Lack Of Cheap Tags Is No Reason To Ignore RFID

ABI Research says lower-priced tags are a component for RFID's success, but that other elements are more important.
Much of the clamor around radio-frequency identification has centered around demands for the chip-equipped tags to come down in price to 5 cents apiece--but that's shortsighted, a research firm said Wednesday.

"Five-cent tags are a component to the overall success of RFID, but they're not one of the top five most important elements," said Erik Michielsen, a senior analyst at ABI Research who covers the RFID market. "Without proper commitment, planning, and partnering, cheap RFID hardware is not sufficient to make a sustainable long-term difference with consumer packaged goods suppliers looking to benefit from RFID."

RFID has been a hot topic in business circles mostly because of Wal-Mart's demand that its top 100 suppliers meet a Jan. 1, 2005 deadline to implement the technology on all products shipped to the retailer. But Michielsen sees the problem with RFID as more complex and complicated than just meeting Wal-Mart's deadline.

"Non-RFID compliance with Wal-Mart's Jan. 1, 2005, deadline is not a win-lose scenario," he said. "RFID is not Y2K."

Instead, companies need to look beyond the deadline, and beyond the brouhaha over cheap tags. "It's so much more complex than just five-cent tags," Michielsen said. "Even if tags were just five cents apiece, companies couldn't order billions of them, nor are they ready with an infrastructure to support RFID."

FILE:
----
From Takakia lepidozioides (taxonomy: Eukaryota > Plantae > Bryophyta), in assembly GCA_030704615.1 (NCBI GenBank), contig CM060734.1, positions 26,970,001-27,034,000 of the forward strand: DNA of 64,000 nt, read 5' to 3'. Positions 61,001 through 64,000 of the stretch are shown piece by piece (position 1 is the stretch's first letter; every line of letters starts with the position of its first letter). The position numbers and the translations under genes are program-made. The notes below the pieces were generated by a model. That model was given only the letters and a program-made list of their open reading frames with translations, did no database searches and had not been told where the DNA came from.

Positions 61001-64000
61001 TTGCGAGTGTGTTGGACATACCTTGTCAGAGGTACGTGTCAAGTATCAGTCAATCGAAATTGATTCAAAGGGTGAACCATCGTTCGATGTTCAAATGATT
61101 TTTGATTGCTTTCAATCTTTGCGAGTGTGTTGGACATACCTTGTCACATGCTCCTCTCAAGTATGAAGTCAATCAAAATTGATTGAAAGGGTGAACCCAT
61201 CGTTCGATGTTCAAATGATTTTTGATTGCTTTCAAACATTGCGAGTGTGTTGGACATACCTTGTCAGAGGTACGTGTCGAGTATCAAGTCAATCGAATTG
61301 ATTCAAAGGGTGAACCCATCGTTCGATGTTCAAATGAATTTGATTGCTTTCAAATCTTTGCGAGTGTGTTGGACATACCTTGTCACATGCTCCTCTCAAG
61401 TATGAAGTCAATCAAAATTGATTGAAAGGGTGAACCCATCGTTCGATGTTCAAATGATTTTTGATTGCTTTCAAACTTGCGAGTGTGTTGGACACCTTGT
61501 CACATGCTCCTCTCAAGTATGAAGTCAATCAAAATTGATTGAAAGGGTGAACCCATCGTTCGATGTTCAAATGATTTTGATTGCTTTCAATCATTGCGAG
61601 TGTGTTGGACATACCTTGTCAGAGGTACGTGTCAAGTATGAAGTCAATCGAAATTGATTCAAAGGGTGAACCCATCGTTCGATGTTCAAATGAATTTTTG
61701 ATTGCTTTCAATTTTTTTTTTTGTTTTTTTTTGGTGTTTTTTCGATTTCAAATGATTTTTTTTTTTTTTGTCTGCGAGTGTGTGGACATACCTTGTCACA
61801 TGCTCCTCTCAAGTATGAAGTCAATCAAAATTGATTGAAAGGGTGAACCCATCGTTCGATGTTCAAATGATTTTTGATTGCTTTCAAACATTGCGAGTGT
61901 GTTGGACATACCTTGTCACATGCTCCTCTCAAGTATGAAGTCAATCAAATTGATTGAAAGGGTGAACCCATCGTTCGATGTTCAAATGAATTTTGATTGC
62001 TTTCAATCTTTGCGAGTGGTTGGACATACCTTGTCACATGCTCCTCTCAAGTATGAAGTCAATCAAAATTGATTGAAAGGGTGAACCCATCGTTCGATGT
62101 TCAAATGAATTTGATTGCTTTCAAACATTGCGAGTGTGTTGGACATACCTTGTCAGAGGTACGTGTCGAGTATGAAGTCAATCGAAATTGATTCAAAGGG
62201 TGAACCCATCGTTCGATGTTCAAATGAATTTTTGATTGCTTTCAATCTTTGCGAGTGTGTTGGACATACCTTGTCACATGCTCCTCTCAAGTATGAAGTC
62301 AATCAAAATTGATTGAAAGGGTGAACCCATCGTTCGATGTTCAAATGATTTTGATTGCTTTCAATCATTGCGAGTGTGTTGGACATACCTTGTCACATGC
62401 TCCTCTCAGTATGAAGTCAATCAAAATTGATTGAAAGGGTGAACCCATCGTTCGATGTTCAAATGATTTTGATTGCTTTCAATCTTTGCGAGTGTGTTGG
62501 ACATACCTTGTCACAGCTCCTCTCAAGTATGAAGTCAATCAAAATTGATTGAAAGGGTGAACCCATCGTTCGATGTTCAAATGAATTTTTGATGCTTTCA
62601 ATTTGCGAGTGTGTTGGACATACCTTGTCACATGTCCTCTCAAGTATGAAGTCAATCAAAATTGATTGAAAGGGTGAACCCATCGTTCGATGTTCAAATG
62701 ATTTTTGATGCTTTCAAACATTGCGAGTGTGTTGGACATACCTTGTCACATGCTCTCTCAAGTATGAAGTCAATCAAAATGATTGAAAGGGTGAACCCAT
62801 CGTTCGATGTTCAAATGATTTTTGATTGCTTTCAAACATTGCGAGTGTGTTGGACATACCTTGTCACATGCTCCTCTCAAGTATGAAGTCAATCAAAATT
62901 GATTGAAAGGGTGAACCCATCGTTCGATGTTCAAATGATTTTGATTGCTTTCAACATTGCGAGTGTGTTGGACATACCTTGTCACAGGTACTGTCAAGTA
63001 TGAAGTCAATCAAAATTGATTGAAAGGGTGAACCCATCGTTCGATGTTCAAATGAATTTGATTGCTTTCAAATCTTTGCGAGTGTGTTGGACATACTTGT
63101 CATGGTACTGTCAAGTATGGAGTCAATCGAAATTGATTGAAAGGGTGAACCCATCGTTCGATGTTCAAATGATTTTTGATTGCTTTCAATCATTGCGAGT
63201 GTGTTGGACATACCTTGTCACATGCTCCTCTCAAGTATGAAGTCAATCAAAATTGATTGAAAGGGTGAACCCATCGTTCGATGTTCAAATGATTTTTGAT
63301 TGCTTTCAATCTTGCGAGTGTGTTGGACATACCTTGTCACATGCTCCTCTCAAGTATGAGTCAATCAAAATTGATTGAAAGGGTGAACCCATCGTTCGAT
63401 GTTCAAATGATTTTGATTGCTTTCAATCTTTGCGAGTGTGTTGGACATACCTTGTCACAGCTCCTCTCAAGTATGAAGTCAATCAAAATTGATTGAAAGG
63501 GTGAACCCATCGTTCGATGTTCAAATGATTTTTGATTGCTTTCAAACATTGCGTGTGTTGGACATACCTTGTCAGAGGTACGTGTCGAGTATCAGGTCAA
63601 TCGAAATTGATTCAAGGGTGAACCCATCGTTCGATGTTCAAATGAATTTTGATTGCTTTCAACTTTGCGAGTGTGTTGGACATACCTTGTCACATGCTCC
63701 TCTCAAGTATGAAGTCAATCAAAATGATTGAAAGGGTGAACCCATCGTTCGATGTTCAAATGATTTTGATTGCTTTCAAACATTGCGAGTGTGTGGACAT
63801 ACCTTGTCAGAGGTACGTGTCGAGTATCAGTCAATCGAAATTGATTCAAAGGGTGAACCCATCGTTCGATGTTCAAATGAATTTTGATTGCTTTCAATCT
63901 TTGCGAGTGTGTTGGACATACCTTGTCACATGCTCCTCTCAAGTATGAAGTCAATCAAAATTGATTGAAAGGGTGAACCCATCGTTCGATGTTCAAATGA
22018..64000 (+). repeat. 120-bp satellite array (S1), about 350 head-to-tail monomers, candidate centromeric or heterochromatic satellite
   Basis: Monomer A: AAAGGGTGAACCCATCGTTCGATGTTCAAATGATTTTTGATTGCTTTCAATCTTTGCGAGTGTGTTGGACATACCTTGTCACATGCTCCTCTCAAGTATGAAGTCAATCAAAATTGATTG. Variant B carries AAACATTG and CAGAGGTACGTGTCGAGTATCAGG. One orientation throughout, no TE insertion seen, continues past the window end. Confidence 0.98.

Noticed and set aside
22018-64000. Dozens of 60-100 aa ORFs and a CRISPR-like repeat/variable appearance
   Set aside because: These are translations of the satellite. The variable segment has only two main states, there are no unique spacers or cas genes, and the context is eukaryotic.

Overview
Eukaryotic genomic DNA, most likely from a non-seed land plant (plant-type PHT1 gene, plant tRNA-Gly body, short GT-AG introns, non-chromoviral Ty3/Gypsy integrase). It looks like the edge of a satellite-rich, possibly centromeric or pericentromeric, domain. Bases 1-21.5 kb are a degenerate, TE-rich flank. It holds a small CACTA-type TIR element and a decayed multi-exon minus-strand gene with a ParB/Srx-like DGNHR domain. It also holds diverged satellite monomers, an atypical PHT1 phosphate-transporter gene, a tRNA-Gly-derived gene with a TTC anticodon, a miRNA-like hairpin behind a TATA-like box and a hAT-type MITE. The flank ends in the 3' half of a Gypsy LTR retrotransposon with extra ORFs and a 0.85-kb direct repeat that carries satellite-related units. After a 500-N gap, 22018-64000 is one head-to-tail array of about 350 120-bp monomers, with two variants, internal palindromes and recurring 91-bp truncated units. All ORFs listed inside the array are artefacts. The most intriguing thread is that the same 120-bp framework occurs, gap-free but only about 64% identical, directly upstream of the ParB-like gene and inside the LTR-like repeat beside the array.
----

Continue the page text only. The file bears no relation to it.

The RFID picture may be confusing--"even companies like IBM are perplexed," said Michielsen--but if businesses look at the big picture and stay on top of the technology, they'll have a better chance of getting a return on their investment.

Businesses are still trying to figure out such mundane, but necessary, details as where to apply the RFID-equipped labels on pallets and products, said Michielsen. Nor have they built the industrial backbones--conveyor belts in warehouses and distribution centers, for instance--that are required to move products through the process.

"Companies have to take a dual approach," he recommended. "They need to trial the technology, and then and scale up the trials."

And they need to take a long-term approach to RFID to really see the benefit of this sea change in supply-chain technology. "Tags are now in the 35- to 40-cent range," he said, "so if I do a back-of-the-book calculation, tag costs might be prohibitive. At that price, they're not going to generate payback and a solid ROI. But companies need to take one for the team on this one. As the industry scales up, then tag costs will come down."

Companies that make excuses for not implementing RFID, Michielsen said, may pay a price down the road. "This technology is going to be around for a long time," he noted, "and when all the pieces click together--and they'll do that soon--it will explode. You don't want to be left behind.

"To ignore RFID is bad; to wait to implement RFID is bad. But to rush in isn't good, either."

Puzzled? So is Michielsen. "This is confusing and complex," he said. But, he added, "to make it as simple as five-cent tags is missing the point."

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